(c) Thomas C. Webber 2/7/2013

20130207-145917.jpg

The Mystic Soul: A Two-Way Mirror

10 Feb

 

Magritte's Painting: "The False Mirror"

 

The mystic soul

is a two-way mirror.

 

Looking out,

the soul is clear and transparent,

silently seeing all, without judgment.

 

Peering in,

it draws not attention to itself

but perfectly reflects the surrounding world.

 

But draw in closer still

with cupped hands,

and one sees that the finite and infinity

are one!

 

(c) Thomas C. Webber  2/10/2011

“The Winter Pilgrimage” (a poem of mine)

1 Feb

The Winter Pilgrimage


The winter landscape passed

swiftly, like an author’s preface

to a good novel.

Trees and grass rose grey-on-white

blurred, like a badly erased

master’s drawing.

 

All this as I was gazing out

a clear stained-glass window

Sitting in the pew of this bus

which sang and hummed

its hymn of plainchant

As we pilgrims sped on

to make the Mass

and celebrate the liturgy of Creation,

donned in its vestments of white.


© Thomas C. Webber  1/20/1990

 

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Note: I realize that it has been over a month since I last posted but, as they say, “life happens”!  (Okay, maybe it is usually put a bit more crassly than that!) Inspired by the blizzard we are presently experiencing, I decided to dig deep into the coffers of my writings and finally pulled out a poem I wrote over 20 years ago while taking a bunch of youth up north into Michigan on a ski trip. This piece is one that I count among the best that I have to offer. It is certainly one of my personal favorites, and one that I believe almost rises to the level of deserving to be called “poetry,” a term I do not throw around lightly!  I do hope that you enjoyed reading it!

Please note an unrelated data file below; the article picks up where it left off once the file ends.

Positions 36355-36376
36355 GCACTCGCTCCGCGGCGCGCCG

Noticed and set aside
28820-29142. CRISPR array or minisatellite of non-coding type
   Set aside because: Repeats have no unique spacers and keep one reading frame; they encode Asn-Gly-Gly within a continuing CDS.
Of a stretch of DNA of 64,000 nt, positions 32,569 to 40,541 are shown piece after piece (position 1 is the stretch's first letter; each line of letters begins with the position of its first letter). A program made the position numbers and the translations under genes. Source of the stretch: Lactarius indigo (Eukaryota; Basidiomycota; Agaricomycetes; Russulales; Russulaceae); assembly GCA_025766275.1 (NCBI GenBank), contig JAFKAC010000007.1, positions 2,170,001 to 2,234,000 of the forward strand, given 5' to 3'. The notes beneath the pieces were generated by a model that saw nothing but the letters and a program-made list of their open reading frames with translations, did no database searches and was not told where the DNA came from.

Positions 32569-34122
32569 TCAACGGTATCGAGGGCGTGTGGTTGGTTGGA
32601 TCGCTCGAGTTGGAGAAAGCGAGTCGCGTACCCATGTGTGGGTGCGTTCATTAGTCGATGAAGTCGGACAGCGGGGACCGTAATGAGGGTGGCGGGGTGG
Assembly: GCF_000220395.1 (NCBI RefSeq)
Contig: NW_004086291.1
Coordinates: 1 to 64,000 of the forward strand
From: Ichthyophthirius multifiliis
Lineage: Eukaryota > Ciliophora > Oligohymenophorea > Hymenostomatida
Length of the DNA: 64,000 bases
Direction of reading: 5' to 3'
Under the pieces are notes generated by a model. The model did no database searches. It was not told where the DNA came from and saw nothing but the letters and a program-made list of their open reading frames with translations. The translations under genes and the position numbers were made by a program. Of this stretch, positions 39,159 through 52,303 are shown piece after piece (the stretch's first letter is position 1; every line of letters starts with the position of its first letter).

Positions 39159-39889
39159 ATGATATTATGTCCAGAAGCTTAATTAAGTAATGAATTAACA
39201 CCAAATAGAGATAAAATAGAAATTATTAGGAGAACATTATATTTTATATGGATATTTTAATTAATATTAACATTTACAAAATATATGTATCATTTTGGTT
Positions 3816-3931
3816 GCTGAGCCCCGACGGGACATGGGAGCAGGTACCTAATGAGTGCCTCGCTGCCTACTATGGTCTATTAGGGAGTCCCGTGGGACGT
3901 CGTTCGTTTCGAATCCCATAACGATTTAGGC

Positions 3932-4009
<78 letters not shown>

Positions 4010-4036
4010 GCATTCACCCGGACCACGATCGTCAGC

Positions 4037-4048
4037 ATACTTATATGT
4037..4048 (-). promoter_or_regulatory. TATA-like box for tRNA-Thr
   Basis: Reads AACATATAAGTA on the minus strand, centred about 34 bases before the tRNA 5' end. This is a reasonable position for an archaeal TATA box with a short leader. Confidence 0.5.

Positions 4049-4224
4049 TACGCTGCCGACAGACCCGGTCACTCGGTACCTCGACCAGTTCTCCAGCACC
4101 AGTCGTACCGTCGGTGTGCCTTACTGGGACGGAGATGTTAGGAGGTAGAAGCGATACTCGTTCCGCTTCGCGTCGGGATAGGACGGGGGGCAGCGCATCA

Your comments and feedback, as always are welcome and cherished!

Blessings,

Texas Tom (aka Tom Webber)

“For Us” — A Christmas Meditation on the Incarnation

25 Dec

Nativity Panel by Ducio

 

A Christmas Meditation

by Tom Webber

 

“FOR US”

 

For us . . .

 

He who is God

Has become Man.

 

He who is Power

Has become weak.

 

He who is Rich

Has become poor.

 

He who is Creator

Has been created.

 

He who is Love

Has sought our love.

 

He who can by give

Has received.

 

He who is Eternal

Has entered time.

 

There is not place that He is not,

And yet He is born in obscurity.

 

He who is Giver

Is our gift.

 

(c) Thomas C. Webber  1990

 

To all of my visitors and friends,